1- (...On the 5th of Rajab, the caravan of pilgrimage and pilgrims and armed guards ,which headed to Mecca while carrying the Kiswah of the Kaaba and huge amounts of goods and money, left Cairo; the typically timing for this caravan was 15th of Rajab but the sultan Barsbay commanded that the caravan should set out in its journey ten days earlier. The night before this event, some serious troubles occurred; some Mameluke soldiers and guards who live in towers near the palace of the sultan, and who hated and despised the common people since they knew that the sultan Barsbay hated and despised his subjects who are the people of Cairo, decided to raid many mansions in Greater Cairo; they looted and robbed and they raped women and their sons and daughters; some mansions had black slaves who carried cudgels and other arms to fight back the Mameluke drunkards who spread terror in the streets and in the mansions and houses; five black slaved who defended their masters were killed in such street battles; many Mameluke soldiers were wounded; many goods and pieces of furniture and huge amounts of money were stolen from many mansions; the Mameluke guards even stole headwear from the head of men in mansions, houses, and streets; no one at the time heard of such a similar serious ordeal before...).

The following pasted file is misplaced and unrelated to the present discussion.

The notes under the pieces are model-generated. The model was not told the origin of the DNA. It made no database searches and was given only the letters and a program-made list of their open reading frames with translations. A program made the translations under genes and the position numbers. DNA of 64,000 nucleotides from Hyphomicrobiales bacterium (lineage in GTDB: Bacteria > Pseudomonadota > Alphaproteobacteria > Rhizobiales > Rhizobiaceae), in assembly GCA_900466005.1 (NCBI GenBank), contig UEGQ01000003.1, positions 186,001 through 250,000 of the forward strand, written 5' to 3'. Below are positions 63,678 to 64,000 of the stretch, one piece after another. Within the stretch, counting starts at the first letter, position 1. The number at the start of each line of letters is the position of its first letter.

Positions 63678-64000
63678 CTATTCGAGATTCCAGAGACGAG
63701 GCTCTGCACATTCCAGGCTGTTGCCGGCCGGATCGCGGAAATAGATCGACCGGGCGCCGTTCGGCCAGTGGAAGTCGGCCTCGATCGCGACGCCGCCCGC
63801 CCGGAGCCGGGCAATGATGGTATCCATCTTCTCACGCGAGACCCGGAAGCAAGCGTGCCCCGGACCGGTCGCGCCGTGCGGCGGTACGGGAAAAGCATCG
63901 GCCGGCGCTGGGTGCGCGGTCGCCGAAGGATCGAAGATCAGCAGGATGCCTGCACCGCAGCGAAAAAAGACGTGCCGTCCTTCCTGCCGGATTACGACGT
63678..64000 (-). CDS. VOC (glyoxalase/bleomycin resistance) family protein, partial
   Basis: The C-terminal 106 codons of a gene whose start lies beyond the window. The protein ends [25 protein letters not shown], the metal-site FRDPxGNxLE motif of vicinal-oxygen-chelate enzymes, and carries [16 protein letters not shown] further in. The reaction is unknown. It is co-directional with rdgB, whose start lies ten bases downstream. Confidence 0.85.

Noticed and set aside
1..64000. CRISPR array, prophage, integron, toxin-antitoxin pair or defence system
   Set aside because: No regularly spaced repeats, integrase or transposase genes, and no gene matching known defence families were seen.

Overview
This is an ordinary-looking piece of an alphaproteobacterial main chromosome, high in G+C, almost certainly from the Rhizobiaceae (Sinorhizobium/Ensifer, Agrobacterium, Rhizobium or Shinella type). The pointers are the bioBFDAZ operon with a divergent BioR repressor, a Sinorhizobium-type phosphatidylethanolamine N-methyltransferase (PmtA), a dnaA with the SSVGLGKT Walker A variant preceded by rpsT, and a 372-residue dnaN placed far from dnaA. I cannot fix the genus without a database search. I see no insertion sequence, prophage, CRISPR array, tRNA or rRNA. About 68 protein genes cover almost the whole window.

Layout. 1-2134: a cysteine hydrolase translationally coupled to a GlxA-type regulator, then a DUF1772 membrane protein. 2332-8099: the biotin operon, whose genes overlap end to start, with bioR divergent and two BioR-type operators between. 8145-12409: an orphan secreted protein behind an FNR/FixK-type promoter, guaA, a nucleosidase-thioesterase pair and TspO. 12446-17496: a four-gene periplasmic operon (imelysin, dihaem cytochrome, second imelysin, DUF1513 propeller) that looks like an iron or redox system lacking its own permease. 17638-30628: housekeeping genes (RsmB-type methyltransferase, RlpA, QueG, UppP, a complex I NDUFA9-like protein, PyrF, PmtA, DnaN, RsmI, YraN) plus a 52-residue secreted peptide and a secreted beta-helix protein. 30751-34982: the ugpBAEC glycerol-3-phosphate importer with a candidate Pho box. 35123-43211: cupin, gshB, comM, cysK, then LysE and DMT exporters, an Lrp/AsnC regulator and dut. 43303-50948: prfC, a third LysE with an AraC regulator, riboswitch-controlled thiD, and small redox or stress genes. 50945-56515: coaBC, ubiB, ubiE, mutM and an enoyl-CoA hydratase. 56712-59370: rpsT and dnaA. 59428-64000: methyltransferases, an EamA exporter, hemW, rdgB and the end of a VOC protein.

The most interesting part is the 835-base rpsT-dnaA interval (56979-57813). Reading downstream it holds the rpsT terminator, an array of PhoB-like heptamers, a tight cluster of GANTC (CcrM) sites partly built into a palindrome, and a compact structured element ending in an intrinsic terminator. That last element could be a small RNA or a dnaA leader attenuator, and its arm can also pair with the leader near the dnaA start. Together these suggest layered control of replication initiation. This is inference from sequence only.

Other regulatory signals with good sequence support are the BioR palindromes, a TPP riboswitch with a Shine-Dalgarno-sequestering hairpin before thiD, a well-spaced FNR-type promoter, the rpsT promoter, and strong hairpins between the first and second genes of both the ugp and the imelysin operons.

1/1: So, the Mamelukes who serve Barsbay in his palace got drunk an raided the houses of the people of Cairo to steal and rob valuable items and money; they also raped women and male and female children.

1/2: Some people of Cairo had black African slaves who defended their masters as much as they could by fighting the drunk, aggressive Mamelukes.

1/3: In his sharp remarks, Al-Makrizi knew that Barsbay hated the Egyptians and his guards knew it and they also hated the Egyptians; they knew that he would condone their raid to loot and rape.

1/4: Sadly, no historians at the time lived outside Greater Cairo to write about the grave injustices that were inflicted by governors in other regions on the peasants and other poor ones in Upper- and Lower-Egyptian villages and towns.